As scientists forecast the impacts of climate change, one missing piece of the puzzle is what will happen to the carbon in the soil and the microbes that control the fate of this carbon as the planet warms.
Scientists studying grasslands in Oklahoma have discovered that an increase of 2 degrees Celsius in the air temperature above the soil creates significant changes to the microbial ecosystem underground. Compared to a control group with no warming, plants in the warmer plots grew faster and higher, which put more carbon into the soil as the plants senesce. The microbial ecosystem responded by altering its DNA to enhance the ability to handle the excess carbon.
"What we conclude from this study is the warming has an effect on the soil ecosystem," said Kostas Konstantinidis, an assistant professor who holds the Carlton S. Wilder Chair in Environmental Engineering at the Georgia Institute of Technology. "It does appear that the microbes change genetically to take advantage of the opportunity given to them."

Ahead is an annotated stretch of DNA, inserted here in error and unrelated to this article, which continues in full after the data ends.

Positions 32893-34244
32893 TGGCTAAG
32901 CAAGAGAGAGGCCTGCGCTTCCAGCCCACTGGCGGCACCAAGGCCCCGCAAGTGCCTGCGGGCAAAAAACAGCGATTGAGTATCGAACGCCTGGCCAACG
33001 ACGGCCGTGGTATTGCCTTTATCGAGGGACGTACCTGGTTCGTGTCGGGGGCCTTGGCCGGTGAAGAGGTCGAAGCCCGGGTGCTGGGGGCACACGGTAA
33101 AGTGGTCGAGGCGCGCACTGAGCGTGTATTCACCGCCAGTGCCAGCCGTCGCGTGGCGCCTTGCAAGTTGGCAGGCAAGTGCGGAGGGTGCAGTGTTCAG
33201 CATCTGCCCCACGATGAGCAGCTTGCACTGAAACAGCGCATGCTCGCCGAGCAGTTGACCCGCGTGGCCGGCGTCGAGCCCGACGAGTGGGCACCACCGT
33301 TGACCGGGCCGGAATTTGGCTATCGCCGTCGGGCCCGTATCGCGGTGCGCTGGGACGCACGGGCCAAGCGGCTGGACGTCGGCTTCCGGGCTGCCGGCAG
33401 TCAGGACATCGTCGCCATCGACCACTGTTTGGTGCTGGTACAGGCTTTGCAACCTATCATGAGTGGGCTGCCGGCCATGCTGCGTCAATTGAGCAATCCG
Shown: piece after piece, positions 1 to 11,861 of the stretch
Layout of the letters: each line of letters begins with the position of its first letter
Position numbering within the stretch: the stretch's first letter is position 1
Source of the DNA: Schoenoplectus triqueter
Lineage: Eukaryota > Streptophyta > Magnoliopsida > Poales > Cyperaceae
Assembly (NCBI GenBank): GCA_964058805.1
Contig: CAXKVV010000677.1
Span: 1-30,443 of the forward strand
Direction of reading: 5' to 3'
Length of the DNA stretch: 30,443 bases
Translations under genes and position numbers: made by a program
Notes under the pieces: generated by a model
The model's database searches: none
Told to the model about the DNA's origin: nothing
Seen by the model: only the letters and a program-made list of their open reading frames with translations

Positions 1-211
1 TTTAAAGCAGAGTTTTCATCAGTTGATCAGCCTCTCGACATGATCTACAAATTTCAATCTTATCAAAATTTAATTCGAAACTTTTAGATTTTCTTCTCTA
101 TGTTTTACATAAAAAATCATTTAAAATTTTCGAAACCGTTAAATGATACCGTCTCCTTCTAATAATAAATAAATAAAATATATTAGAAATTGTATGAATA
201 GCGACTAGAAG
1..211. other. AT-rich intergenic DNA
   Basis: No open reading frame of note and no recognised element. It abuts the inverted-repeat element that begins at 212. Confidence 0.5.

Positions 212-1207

The study was published online Dec. 27, 2013, in the journal Applied and Environmental Microbiology. The research was sponsored by the Department of Energy, and involved collaboration with several universities, including the University of Oklahoma.
The findings are the culmination of a 10-year study that seeks to understand how the most intricate ecosystem in nature soil will respond to climate change.
A single gram of soil is home to a billion bacterial cells, representing at least 4,000 different species. In comparison, the human gut is home to at least 10 times fewer different species of bacteria. Scientists have little idea what microbes in the soil do, how they do it, or how they respond to changes in their environment, Konstantinidis said. This limits the predictive capabilities of climate models.
"In models of climate change it is a black box what happens to the carbon in soil," Konstant
|Contact: Brett Israel|
Georgia Institute of Technology